War of the Rebellion: Serial 119 Page 1098 PRISONERS OF WAR AND STATE, ETC.

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report the facts and circumstances connected with the shooting of a Confederate officer, a prisoner of war, by Sergt. Edwin Young, Company A, Second Regiment New Hampshire Volunteers, on the 20th of March instant.

Detail for the Board: Colonel Charles E. Hapgood, Fifth New Hampshire Volunteers; Major Samuel P. Sayles, Second New Hampshire Volunteers; Lieutenant H. Q. Sargent, Twelfth New Hampshire Volunteers.

By command of Brigadier General G. Marston:


Captain and Provost-Marshal.


Point Lookout, Md., March 22, 1864-10 a. m.

The Board met pursuant to the above order. Present: Colonel Charles E. Hapgood, Fifth New Hampshire Volunteers; Major Samuel P. Sayles, Second New Hampshire Volunteers; Lieutenant H. Q. Sargent, Twelfth New Hampshire Volunteers. Sergt. Edwin Young, Company H, Second New Hampshire Volunteers, was also present.

The order convening the Board having been read aloud by the recorder, Sergeant Young stated that he had no objection to any member named therein.

The Board were then duly sworn by the recorder, and the recorder was duly sworn by the president.

Lieutenant JOSEPH H. WILKINSON, Second New Hampshire Volunteers, was then called before the Board, and being duly sworn, testified as follows:

I am commissary to prisoners of war at this post. On the evening of the 20th instant, at about 5 o'clock, learning that some Confederate officers, prisoners of war, had arrived, I went into their camp to find out in regard to their rations. I found them grouped together in lots of six or eight. After having ascertained all I wanted to know, I was passing out of the camp when I saw Captain Peyton, a Confederate officer, in a controversy with some of his comrades in regard to the settlement of some debt. He had in his hand a $1 bill which he called a "greenback. " He was swearing very heavily in regard to that being the right amount which was his due.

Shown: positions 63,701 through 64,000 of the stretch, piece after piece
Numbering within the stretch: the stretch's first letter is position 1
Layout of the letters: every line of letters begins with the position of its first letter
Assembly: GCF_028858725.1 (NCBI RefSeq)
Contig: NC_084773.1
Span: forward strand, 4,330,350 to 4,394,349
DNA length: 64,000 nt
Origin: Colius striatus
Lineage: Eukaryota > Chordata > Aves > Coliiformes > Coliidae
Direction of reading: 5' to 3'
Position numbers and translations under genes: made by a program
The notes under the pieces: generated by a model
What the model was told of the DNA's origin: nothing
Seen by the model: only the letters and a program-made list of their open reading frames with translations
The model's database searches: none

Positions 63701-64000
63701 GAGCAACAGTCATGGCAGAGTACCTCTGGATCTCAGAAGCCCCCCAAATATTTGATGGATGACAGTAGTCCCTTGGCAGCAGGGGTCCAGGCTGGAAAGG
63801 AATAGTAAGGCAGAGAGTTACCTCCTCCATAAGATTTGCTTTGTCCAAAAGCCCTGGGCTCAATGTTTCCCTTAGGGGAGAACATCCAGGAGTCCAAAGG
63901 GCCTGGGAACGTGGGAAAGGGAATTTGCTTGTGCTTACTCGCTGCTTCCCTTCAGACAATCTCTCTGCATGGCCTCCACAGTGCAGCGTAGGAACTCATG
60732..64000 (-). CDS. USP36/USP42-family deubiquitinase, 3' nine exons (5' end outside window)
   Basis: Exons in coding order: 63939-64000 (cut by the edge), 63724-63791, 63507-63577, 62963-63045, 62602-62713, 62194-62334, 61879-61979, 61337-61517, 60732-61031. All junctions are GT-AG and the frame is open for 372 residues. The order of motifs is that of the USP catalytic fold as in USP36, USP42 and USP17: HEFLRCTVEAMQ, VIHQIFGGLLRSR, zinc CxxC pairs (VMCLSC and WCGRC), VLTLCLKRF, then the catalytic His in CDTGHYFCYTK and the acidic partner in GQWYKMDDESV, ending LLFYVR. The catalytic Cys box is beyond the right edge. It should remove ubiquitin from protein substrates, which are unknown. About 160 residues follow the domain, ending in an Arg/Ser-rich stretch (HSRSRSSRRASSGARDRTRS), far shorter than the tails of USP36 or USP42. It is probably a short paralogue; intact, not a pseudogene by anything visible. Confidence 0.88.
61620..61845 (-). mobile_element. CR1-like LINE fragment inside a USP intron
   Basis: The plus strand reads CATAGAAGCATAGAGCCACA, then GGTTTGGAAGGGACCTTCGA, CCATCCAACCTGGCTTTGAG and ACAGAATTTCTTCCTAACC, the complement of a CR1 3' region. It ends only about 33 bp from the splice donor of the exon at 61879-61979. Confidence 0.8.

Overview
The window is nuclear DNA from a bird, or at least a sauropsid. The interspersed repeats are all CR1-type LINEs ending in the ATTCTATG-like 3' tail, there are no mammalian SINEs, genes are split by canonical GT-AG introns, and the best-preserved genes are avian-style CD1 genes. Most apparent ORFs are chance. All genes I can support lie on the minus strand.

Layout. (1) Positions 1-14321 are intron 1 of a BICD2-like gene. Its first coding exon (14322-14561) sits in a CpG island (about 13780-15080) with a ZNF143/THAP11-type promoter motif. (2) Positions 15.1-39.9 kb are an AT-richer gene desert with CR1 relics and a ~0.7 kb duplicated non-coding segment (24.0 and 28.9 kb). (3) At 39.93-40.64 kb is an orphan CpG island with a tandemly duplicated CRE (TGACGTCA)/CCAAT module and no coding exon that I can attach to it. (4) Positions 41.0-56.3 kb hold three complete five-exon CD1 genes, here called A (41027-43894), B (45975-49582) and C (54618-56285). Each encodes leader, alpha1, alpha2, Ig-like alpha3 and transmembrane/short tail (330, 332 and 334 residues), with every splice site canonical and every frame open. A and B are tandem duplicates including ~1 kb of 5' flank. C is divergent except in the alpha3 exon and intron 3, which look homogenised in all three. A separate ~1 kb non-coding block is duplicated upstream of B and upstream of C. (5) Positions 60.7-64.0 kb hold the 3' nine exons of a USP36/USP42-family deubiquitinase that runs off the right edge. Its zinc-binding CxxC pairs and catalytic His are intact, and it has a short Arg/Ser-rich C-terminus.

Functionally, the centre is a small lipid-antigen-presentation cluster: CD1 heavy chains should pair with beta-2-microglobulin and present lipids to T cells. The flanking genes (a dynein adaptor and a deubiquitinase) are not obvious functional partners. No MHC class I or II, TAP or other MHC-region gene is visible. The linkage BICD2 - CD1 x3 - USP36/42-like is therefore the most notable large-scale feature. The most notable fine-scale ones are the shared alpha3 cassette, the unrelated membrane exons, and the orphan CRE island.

He stated that he would be damned if he would take a $1 bill with the profile of "Abe Lincoln" upon it, and insisted upon the man from whom he received it taking it back. I was tempted to remonstrate with him in regard to his conduct and language, but afterward thought he was irritated and it might not be best to do so. I immediately left the camp and went to my own quarters in the camp for privates and non-commissioned officers. Before reaching them I heard the discharge of a pistol. I returned immediately to the officers' camp and saw and saw the officer of the day going down the street where the body lay. I followed the officer of the day down to where the body lay, and think he was just breathing his last.

All that I have here stated I think took place in the space of five minutes. I have no doubt but that the officer who was shot was in a state of excitement when he came in contact with Sergeant Young. I suggested that they put the body in the cook-house, and afforded them all the facilities required to watch over it during the night.

In a conversation in the evening of the same day, at about 8 o'clock, with two of Captain Peyton's comrades, I remarked to them that I thought he was a little under the influence of liquor. They admitted that he might have had something to drink. I went in again at about 9 o'clock with Doctors Thompson and Russell, who examined the body. I asked his comrades if they required anything more for their comfort. They said no, and I left them.

I know of no way by which Captain Peyton could have obtained liquor at this post, and it was only on account of his excited state that I thought he might have been taking some.

I know of no Union officers or soldiers that were present at the time the Confederate officer was shot. I did not hear any conversation at any time between the officer that was shot and Sergeant Young. The name of the Confederate officer that was shot I understood to be Captain Peyton.

I would further state that I have always regarded Sergeant Young as a young man possessing an exemplary, mild temper, and I was surprised on learning that he was the one who had shot Captain Peyton. This reputation in favor of Sergeant Young I think can be sustained by prisoners in camp with whom he had to do.